Hughes calls for passion to seize romantic victory

Click to follow
The Independent Football

All the rooms at the Welsh team hotel which stands next to the Granada Studios in Manchester have a television theme and Mark Hughes' is decorated with pictures of Sherlock Holmes.

Given the venue of today's match and the Wales coach's current employers, perhaps a photograph of the Rovers Return would have been more apt. Now that Hughes has decided to forsake Wales for Blackburn - and some, including the Manchester United manager, Sir Alex Ferguson, thought it was time to go - he would have wanted an unlikely and romantic victory at Old Trafford to mark his goodbye.

In his five years as Wales coach, a term that comes to an end on Wednesday, Hughes has done much to overhaul football in the Principality. He has persuaded the Football Association of Wales to charter planes for away games, insisted on better hotels and training regimes, but like an iceberg in a millpond, the question of match fees jutted out as a reminder that some things remain the same.

It would be wrong to say his squad spent the build-up to this afternoon's World Cup qualifier squabbling about money but their £300 match fee and the £100 win bonus put into relief the disparity between the two sides who line up at Old Trafford today.

They were affronted by the principle of Wales paying half the rate that the impoverished Northern Ireland FA dole out and nearly seven times less than what England pay. They were angry on behalf of Hughes' back-room staff, who do not measure their pay in terms of thousands of pounds per week, and they considered it insulting they should be asked to pay their own extras at the Victoria & Albert Hotel.

"There was a feeling that the issue should have been addressed before this campaign started. Sometimes the decision-making process of the Welsh FA drags on," said Hughes. "It was not about how much players were getting paid. No Welsh player goes on to the pitch thinking about the match fee and, if they did, they would have stopped playing for Wales many years ago."

The price of fame, he said, was much higher. Twenty years ago, in his home town of Wrexham, Hughes scored the winner in the last meeting between these two nations. Bobby Robson did not field a great side at the Racecourse Ground - John Gregory, Alvin Martin, David Armstrong and Paul Walsh all started - but scoring gave Hughes, not yet 21, the confidence to continue his breakthrough with Manchester United. Anyone in a Welsh shirt who scores at Old Trafford today will be lionised. Certainly, they will be cheered by Ferguson, who has been through the match with Hughes and is hoping for a win for the wider Celtic nation.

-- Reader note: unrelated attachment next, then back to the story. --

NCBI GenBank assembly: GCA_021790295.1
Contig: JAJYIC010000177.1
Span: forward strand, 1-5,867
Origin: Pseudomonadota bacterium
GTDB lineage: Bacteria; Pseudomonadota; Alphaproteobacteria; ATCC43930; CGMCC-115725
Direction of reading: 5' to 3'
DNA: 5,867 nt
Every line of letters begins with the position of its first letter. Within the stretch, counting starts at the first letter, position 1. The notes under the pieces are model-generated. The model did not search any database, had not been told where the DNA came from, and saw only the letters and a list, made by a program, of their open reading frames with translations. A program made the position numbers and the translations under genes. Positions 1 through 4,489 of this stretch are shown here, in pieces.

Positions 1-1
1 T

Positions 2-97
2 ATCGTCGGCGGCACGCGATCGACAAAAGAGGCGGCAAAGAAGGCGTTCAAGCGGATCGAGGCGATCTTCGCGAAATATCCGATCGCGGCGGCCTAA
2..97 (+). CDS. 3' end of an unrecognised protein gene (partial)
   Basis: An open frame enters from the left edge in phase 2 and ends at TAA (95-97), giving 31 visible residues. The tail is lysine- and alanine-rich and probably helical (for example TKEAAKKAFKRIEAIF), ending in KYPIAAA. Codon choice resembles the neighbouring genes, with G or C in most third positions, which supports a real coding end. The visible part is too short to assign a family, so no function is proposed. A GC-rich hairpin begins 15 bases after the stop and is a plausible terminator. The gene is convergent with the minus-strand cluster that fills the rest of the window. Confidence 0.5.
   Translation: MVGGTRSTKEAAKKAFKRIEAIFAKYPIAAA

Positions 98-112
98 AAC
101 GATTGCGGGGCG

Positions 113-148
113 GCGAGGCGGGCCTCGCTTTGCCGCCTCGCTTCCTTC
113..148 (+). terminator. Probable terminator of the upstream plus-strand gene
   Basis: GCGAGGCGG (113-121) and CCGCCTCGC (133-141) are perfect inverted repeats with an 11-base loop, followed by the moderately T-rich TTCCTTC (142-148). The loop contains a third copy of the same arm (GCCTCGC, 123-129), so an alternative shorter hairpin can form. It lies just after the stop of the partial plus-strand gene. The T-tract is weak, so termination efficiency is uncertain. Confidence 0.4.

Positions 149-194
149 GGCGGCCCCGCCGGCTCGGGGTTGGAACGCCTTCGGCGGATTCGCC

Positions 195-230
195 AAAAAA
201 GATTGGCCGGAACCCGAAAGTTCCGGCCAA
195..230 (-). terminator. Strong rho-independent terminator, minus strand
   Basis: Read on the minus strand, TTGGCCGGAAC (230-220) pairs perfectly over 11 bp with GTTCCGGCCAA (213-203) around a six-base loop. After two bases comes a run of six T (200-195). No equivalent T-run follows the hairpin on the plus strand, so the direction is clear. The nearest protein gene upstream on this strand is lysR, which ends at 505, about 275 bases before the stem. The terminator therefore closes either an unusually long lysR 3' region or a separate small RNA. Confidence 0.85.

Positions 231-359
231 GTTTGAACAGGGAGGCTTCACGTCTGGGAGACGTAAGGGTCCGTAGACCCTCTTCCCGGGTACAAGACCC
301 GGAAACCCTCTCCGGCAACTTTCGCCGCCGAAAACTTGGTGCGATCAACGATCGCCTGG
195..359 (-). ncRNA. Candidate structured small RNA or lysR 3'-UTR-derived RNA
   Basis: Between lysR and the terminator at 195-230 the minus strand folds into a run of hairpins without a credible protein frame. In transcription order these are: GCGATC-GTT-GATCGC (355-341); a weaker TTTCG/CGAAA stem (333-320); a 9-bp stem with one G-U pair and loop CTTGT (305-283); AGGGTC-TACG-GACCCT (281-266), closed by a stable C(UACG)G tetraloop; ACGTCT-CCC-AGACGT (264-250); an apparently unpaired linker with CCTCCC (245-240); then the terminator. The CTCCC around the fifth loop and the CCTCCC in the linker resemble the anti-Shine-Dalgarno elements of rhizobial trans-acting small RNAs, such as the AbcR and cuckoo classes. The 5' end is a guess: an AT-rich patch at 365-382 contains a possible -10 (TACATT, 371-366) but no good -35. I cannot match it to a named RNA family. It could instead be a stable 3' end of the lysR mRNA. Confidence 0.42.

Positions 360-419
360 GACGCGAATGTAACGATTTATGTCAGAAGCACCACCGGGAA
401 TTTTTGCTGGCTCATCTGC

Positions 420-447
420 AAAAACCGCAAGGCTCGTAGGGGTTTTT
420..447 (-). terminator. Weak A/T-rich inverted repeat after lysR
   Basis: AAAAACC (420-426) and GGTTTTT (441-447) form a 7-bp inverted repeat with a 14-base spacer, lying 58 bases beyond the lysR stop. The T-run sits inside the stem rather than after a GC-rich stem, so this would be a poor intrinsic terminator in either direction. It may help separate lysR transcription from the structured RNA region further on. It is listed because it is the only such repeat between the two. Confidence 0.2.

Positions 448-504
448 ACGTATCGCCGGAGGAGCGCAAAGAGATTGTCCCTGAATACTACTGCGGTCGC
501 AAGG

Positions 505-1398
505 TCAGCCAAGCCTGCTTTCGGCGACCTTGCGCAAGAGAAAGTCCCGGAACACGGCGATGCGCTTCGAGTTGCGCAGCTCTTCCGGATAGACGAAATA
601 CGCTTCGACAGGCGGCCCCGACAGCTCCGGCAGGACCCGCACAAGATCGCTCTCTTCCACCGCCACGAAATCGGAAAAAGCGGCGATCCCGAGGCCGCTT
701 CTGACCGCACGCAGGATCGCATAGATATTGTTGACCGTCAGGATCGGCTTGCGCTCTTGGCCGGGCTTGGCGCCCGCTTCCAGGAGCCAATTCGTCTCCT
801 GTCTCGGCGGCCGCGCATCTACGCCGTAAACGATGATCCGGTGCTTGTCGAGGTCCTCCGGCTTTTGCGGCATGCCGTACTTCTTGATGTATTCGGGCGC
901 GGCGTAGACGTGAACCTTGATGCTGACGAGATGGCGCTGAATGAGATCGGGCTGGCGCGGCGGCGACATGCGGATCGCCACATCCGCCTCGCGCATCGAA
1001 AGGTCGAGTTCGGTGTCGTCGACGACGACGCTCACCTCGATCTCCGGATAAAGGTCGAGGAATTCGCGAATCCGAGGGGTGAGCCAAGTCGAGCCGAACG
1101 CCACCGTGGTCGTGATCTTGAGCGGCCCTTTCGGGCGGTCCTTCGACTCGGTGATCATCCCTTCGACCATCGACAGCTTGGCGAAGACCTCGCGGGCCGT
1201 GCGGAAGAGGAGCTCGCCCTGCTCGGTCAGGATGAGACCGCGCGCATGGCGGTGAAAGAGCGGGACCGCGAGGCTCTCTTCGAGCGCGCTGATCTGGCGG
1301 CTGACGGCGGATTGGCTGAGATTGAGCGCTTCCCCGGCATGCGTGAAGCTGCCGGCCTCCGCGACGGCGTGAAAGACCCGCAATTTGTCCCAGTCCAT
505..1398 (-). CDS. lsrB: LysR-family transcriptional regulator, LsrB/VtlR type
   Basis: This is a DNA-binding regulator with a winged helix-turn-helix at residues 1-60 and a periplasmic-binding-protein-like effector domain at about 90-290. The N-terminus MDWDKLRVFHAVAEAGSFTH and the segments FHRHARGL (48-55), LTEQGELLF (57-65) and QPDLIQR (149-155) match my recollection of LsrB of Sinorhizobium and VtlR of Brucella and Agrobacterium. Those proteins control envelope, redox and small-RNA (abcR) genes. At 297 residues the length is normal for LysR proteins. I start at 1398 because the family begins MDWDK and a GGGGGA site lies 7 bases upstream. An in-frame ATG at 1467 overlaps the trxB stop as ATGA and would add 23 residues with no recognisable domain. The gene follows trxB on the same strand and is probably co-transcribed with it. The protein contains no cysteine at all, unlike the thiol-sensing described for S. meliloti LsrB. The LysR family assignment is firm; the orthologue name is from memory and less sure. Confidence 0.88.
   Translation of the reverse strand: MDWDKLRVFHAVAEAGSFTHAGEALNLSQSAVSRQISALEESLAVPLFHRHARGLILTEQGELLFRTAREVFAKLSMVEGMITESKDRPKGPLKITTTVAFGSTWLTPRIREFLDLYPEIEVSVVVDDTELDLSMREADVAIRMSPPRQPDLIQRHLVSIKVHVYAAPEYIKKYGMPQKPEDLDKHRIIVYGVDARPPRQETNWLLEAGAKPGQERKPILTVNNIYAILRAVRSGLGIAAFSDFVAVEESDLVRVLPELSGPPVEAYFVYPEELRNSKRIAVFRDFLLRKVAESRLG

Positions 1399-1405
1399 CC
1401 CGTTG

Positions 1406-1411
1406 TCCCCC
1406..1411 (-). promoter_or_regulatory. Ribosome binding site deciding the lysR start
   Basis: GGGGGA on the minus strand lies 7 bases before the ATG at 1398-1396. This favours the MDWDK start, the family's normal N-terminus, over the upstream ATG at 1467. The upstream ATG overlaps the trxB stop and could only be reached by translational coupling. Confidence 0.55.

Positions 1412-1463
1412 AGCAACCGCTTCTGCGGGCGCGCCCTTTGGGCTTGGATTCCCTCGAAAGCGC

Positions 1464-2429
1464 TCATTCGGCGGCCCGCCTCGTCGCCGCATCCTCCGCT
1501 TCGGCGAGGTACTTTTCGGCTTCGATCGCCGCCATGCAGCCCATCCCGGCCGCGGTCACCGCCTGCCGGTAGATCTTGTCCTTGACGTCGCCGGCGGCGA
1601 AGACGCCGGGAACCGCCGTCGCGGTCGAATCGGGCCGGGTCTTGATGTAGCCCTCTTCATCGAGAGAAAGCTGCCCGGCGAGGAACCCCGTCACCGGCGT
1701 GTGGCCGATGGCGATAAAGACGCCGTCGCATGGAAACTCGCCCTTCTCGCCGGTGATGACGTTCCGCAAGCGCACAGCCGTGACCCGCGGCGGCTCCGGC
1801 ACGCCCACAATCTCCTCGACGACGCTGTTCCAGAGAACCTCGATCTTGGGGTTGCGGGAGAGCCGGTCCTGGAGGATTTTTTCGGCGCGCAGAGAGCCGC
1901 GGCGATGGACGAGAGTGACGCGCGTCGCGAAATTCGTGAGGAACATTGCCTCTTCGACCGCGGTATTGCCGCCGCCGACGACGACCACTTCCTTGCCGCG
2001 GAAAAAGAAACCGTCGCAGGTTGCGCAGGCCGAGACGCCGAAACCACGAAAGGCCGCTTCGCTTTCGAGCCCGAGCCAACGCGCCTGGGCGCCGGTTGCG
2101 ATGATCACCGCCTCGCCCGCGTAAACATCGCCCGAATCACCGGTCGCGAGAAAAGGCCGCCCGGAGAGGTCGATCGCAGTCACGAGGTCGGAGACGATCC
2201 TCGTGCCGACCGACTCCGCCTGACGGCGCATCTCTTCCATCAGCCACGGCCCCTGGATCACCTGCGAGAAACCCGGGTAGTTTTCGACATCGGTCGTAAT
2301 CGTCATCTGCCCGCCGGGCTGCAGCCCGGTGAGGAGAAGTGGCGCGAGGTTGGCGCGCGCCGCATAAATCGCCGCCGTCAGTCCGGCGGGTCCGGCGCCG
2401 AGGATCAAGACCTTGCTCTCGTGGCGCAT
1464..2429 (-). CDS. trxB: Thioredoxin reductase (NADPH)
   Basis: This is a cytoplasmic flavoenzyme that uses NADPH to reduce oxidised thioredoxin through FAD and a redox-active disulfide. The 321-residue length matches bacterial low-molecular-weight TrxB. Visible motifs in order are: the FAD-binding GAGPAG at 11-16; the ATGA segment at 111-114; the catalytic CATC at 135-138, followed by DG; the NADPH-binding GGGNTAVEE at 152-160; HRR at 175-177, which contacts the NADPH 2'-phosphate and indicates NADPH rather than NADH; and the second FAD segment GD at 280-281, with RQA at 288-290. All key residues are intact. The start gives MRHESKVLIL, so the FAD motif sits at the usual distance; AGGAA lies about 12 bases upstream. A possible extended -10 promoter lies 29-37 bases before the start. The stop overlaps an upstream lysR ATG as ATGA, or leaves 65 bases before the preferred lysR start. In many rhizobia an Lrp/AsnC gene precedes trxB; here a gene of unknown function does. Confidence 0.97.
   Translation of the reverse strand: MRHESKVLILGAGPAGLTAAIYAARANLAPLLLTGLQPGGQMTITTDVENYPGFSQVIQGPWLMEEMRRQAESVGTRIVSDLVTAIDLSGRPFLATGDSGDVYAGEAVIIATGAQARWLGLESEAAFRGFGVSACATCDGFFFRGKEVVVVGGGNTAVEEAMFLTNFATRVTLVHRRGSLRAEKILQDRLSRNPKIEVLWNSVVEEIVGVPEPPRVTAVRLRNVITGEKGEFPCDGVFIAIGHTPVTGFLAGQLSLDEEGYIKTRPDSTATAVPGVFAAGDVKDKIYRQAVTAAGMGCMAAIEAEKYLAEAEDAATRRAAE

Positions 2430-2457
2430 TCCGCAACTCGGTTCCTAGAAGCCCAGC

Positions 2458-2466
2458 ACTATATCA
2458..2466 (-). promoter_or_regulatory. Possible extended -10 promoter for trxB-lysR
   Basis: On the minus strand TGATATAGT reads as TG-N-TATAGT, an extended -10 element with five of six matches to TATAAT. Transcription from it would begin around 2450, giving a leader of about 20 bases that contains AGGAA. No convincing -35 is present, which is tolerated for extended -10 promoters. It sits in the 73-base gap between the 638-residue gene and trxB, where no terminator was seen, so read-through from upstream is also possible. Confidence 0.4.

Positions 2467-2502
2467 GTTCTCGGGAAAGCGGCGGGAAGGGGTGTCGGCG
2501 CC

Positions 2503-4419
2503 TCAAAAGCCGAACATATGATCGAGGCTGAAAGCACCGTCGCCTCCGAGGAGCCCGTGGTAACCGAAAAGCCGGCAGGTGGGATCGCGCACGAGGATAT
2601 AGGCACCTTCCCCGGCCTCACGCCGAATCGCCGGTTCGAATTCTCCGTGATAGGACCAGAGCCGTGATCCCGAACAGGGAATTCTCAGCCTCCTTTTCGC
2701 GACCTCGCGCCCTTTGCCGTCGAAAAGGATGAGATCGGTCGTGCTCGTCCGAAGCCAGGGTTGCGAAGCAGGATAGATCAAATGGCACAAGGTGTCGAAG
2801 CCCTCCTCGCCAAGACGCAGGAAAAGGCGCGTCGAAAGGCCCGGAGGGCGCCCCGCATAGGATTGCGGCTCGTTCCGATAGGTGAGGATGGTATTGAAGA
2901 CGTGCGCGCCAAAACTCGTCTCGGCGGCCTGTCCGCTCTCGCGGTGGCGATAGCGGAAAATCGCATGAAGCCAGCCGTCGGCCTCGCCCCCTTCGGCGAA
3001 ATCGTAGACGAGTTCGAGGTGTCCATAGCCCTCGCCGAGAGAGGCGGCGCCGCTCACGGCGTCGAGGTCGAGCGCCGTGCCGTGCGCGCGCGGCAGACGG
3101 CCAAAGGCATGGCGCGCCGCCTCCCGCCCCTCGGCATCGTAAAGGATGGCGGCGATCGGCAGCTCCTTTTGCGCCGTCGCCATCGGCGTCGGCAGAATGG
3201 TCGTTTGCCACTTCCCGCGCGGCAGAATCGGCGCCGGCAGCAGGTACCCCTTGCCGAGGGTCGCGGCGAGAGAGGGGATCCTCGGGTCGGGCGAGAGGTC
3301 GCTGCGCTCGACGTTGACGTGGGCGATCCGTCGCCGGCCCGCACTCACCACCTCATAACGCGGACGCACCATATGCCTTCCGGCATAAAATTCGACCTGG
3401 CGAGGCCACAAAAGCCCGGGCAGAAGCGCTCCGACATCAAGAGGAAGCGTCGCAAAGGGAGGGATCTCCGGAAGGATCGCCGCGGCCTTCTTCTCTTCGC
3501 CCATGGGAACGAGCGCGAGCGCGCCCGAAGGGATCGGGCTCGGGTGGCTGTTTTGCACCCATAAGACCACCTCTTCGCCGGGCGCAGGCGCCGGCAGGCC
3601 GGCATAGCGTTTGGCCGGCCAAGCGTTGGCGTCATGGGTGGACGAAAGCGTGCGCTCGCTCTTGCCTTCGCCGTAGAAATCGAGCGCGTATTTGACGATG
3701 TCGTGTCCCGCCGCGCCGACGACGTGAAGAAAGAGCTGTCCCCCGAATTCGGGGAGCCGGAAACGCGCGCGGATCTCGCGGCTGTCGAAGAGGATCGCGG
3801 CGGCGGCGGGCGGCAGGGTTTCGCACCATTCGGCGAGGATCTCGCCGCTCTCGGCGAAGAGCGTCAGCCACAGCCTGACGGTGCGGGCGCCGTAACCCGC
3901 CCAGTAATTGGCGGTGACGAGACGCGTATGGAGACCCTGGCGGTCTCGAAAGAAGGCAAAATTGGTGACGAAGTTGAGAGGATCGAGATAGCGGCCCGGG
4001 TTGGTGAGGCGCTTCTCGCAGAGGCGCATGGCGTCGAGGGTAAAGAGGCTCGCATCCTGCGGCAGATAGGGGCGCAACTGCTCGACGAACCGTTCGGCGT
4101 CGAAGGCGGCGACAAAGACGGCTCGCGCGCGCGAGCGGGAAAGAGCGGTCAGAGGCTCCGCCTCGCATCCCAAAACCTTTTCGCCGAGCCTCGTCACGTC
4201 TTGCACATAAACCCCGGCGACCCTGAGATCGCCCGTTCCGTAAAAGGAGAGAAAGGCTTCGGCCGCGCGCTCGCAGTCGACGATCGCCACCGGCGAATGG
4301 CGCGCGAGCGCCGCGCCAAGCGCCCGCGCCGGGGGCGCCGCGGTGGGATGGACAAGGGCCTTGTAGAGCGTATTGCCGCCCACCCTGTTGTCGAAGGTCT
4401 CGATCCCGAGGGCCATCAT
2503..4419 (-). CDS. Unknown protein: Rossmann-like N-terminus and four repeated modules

"You want to make your mark on football," Hughes said. "Every player in the squad is a man of means and earns a reasonable amount of money. As a football player you get the rewards but you get to a stage where it's about what you've done in the game. Matches like this present opportunities."

Hughes is not a man for rash predictions, but yesterday he seemed utterly convinced that Ryan Giggs would seize the moment on his home ground as Wales desperately need him to. Although he is not quite touched by the Ulsterman's genius, Giggs is to Wales what George Best was to Northern Ireland. Every time they played England, Best recalled, he wanted to "do" them but he never did, finishing with a record of six matches, six defeats and one goal.

"It is a big stage for Ryan and one he is used to. He has had a wonderful career at Old Trafford and sometimes he can be unplayable," said his coach. Asked how he knew Giggs would shine, Hughes remarked: "Just because of the way he has started the season. The stage is there for him."

Asked if he would have fancied Wales playing England at Old Trafford when he took over five years ago, Hughes was blunt. "Certainly not. I don't think we were in a situation where we could compete against the best teams in the world. We were at a very low ebb when I took over the job and now I think we are respected in international football and that's something the players should be proud of."

And yet, in certain areas, the disparity between the teams is as great as their respective match fees. Sven Goran Eriksson's likely side has a transfer value of £111m, 10 times that of Hughes' team. Wales could be said to have an international-class attack, a Premiership-quality midfield but a defence that would not be out of place in the Coca-Cola Championship. Neither his goalkeeper, Paul Jones, nor his most experienced centre-half, Andy Melville, is currently good enough for Wolves or West Ham.

Hence the call for passion, although the danger is that it might overflow dangerously. Hughes smiled when reminded that his own physical style might have caused problems in a match like this.

"Sometimes the passion is flowing through your veins and you have to control it. Games like this are the ones I thrived in. A number of players will go to a game of this stature with apprehension and nerves but I never did. I just used to be stimulated. You have similar emotions as a manager but once they go out on the pitch there is a helplessness because there is not a great deal you can do. They are on their own then."

Comments